Pandora cuts its workforce by 7 percent

But it doesn't want you to panic about its future.

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Pandora cuts its workforce by 7 percent

Streaming is big business, although most of the companies in the space keep a nervous eye on their bank balances. Pandora, the internet radio service that seemed most at risk, has said that it's now doing better, thank you very much. The company has posted its latest financial figures, boasting that it now has 4.3 million paid subscribers and has trimmed some of its losses. Which is nice, although there's a poison pill buried in that news: the company will cut seven percent of its workforce in pursuit of "operational efficiency."

As TechCrunch explains, 2016 was a difficult year for Pandora with Spotify, Apple Music and others making big gains in the streaming music space. The company also radically altered its business, with founder Tim Westergren coming in as CEO and the launch of an Rdio-style on-demand listening platform. It also began integrating with Ticketfly, the live gig marketing and ticketing service it purchased in 2015 for $450 million.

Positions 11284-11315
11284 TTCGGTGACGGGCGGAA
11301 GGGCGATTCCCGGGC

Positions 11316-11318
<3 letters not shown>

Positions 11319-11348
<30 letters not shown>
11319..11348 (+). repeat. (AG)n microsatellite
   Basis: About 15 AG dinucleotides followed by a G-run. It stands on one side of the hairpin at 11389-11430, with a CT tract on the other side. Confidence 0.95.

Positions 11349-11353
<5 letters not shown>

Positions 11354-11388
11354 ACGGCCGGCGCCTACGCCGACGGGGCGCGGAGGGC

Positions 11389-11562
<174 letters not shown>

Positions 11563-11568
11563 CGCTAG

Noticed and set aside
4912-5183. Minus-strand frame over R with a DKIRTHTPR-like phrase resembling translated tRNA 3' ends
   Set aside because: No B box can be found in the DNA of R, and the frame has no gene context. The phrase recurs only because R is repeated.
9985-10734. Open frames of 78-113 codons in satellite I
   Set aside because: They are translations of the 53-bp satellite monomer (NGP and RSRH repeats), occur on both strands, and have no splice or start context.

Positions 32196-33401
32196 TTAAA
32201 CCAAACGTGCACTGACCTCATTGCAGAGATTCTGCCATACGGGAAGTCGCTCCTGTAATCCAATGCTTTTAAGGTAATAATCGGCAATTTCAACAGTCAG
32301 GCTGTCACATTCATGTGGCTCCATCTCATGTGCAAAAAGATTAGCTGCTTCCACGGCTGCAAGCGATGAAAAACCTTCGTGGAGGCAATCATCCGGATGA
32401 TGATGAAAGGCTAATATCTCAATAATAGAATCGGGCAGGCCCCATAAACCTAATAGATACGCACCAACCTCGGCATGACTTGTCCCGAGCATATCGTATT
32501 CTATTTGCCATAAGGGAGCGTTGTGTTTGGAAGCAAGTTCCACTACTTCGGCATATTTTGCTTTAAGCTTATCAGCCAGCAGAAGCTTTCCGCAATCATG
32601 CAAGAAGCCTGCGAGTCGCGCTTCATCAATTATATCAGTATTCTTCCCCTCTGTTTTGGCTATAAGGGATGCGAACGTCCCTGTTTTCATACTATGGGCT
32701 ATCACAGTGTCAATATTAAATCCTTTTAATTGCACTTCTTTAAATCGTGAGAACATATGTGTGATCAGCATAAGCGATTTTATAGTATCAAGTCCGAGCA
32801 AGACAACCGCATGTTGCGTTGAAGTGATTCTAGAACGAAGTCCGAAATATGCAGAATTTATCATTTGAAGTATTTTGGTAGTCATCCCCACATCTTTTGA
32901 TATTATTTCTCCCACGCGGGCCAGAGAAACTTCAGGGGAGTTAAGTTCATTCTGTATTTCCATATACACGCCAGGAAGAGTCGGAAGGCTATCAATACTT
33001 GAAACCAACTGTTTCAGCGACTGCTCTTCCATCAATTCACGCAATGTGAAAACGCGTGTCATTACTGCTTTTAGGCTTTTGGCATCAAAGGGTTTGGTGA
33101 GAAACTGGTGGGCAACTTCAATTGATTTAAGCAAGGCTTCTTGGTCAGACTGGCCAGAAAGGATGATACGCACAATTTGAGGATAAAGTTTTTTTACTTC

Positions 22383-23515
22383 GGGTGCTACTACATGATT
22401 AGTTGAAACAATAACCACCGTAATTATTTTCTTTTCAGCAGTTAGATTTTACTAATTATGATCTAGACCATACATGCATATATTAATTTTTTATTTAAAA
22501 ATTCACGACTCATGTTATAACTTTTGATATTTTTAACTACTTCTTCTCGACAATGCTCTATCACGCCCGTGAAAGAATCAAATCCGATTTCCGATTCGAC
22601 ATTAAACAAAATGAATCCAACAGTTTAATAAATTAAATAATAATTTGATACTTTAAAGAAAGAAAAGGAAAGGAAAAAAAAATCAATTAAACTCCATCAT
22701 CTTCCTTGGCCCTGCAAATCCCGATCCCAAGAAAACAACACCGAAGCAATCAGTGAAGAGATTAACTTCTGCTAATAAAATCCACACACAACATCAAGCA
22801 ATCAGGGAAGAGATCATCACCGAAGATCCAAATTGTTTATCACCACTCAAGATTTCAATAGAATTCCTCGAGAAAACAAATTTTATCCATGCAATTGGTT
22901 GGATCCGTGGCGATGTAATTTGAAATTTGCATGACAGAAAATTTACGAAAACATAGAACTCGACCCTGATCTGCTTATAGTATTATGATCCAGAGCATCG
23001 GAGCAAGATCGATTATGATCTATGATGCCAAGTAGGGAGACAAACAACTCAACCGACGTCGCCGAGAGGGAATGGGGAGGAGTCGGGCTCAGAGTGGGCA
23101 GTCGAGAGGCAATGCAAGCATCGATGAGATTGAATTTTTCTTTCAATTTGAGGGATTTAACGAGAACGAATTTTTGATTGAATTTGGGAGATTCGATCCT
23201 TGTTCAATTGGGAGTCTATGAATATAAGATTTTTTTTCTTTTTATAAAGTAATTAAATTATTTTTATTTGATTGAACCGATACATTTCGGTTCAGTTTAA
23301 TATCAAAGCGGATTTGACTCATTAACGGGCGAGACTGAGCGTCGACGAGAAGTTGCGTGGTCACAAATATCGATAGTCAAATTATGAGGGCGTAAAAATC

In a letter to shareholders, Westergren explained how he plans to keep the company going in the face of its bigger, wealthier rivals. He believes that having a seven day free trial is a useful way of pulling subscribers onto a paid subscription plan. The CEO also praised his advertising team for pulling in more revenue and taking a "more aggressive approach" toward commercial content. We'll wait and see to find out if that's enough to stay afloat in a notoriously cutthroat market.

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Pandora cuts its workforce by 7 percent